• As I noted before, I need to find a road trip travel agent to do road trips like this without the hotel booking hassle.
  • I splurged on using miles to upgrade to Business Class this trip, because in January, United Airlines changed their international upgrades from being 30,000 miles each way to 20,000 miles plus $300 to $500 co-pay! I figured I would use the miles. Now a return trip will require $600 to $1000 in co-pay, if you can get it.
  • For the SFO-ORD legs, we flew on one of the new 767s which feature “lie flat bed” business class seats. While they have many nice things about them, and a nice in-flight-video system, there were a few things that made me like them less than the classic “lie back about 70 degrees” business class seats:
    • There is almost nowhere to put your stuff, and nothing is allowed to be out for take-off and landing. No pouch, no under-seat, no use of the area behind the seat.
    • While you can lie flat, they put a cowl of sorts around the top of your seat where your head goes. This gives you nowhere to put your arms, even with the armrests down. Sleeping on your side, which I don’t do, was the only option. Better than coach, sure, but a disappointment. I kept waking up with something numb. In the end I used it as a 60% recline seat to have a place for my arms. A flat footrest is still nice though.
    • The power jack is 110v, which is better than the emPower 15v jack (though my power supply also works with that.) However, it is recessed a bit, and my wall-wart power plugs would not go into it and get power.
    • The motorized controls are nifty but don’t seem to be able to raise somebody as big as me from flat. You must struggle a bit to sit up, then start your seat going up.
    • Curiously, facing backwards is not as popular even though it is safer and nicer for landing. However, it does mean you are facing people a little bit on the other side of the aisle. If you don’t know your seat-mate, a little pull-down or pull-up vertical blind would be a nice touch.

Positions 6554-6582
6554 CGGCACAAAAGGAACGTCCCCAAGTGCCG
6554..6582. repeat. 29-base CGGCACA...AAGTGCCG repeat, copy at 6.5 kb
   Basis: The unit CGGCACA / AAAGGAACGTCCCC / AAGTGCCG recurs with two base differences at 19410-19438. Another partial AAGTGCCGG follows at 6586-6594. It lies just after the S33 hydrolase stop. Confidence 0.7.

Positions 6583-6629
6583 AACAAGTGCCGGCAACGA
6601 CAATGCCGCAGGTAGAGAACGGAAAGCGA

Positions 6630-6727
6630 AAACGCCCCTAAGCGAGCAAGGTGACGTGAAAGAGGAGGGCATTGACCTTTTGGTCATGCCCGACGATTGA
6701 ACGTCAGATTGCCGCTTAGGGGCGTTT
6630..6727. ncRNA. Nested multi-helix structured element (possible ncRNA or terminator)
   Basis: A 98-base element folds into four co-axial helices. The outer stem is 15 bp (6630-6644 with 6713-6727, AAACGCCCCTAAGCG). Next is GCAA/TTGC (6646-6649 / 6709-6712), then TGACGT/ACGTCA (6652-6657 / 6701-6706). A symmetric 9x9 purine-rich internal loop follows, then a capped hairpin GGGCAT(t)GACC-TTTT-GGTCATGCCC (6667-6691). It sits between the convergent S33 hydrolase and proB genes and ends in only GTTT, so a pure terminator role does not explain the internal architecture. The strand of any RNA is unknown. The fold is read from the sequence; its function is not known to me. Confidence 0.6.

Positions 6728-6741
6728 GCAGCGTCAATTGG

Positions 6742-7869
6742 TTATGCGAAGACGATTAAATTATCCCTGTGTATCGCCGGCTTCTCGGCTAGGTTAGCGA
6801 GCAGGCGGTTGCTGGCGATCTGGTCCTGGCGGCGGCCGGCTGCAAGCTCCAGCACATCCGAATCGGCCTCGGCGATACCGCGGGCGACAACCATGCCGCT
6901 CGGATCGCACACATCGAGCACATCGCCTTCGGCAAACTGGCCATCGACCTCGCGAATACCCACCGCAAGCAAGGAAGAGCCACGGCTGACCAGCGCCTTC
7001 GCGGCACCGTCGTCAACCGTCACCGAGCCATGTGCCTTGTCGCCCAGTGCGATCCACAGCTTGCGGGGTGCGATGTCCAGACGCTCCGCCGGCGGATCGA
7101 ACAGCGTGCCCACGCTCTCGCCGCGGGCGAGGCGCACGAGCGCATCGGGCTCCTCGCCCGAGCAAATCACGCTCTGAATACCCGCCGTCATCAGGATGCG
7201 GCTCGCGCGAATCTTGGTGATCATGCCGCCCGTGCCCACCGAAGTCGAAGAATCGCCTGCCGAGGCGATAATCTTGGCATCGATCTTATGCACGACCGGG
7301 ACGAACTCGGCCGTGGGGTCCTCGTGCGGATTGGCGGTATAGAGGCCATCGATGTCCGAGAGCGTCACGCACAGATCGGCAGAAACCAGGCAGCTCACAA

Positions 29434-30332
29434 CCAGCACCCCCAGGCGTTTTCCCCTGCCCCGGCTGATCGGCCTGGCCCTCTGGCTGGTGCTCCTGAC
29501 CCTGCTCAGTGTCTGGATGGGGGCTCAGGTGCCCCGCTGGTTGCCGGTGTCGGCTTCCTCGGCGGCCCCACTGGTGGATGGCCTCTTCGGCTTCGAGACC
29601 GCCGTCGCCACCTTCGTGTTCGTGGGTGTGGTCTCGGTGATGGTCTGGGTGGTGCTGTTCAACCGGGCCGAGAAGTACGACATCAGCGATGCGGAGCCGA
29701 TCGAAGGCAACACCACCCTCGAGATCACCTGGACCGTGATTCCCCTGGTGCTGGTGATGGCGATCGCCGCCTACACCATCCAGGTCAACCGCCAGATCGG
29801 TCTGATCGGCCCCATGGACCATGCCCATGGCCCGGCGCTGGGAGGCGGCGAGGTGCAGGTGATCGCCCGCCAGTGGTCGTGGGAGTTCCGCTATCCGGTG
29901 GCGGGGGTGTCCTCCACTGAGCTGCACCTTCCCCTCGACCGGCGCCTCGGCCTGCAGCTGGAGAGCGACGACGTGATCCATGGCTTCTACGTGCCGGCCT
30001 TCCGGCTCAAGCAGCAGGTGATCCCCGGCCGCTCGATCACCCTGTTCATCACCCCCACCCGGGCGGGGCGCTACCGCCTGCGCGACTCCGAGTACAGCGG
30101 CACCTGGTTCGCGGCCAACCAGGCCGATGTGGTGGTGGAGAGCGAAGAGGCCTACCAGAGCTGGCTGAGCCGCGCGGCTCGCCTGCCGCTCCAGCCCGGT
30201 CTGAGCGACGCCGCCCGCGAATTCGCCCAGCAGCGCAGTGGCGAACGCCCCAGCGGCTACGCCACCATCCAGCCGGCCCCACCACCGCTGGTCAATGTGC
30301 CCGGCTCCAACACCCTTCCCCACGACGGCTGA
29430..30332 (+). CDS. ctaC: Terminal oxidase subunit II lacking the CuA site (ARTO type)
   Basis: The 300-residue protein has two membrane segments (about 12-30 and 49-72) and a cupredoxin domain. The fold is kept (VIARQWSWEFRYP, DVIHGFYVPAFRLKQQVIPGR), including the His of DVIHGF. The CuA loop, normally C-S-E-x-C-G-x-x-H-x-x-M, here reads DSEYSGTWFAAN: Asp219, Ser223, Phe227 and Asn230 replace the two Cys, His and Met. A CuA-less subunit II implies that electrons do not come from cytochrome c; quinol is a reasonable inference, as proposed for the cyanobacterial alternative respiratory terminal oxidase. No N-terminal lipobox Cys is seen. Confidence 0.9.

• In conclusion, while there are many nice touches, they may be trying to put too much into the space. And I would still rather have more seat and elbow room than all the fancy things in the console in between.

Later I will be making some comments on the in-flight entertainment system in another blog post.

The huge network of tunnels

The huge network of tunnels in the alpine countries continues to amaze me, considering the staggering cost. Sadly, some seem to simply bypass towns that are pretty.

Why do you think the towns are still pretty?

Some are, some are not

But in many cases there was nowhere to put the Autobahn except in a tunnel, even though the drive was scenic.

I did note a number of places where they had surrounded the highway with plexiglass plates, to let the drivers see the view — or perhaps to not block the view of the homeowners in some cases.

tunnels, costs

"The huge network of tunnels in the alpine countries continues to amaze me, considering the staggering cost. Sadly, some seem to simply bypass towns that are pretty."

The whole idea of a tunnel is to avoid cars driving through the middle of town! The town isn't there as a tourist attraction! (Reminds me of the old joke about an American in Europe: "Nice castle, but why did you build it so close to the airport?")

As to money, well, it's no secret where Switzerland gets a lot of its money from.

To avoid the town

I understand the traffic is being kept out of the town. I just noticed many cases where the road would be in a tunnel where in other places it would be put along the side of a mountain, or done elevated. The tunnel obviously puts less blight than the visible road, but is hugely more expensive. The tunnel does not have to be plowed, which is a win, though I have to imagine a covered road is cheaper than a tunnel when it comes to that. There are also a lot of semi-tunnels which are open on one side which clearly exist to avoid having to close the roads for avalanches and snowdrifts. A must in some sections of the alps, but again quite costly. (This from living in a city that for decades has been unable to get a tunnel approved over a small stretch of highway 1 that is often closed due to mudslides and rockfalls, and which is quite slow in any event.

well i would agree that

well i would agree that driving instructor training is needed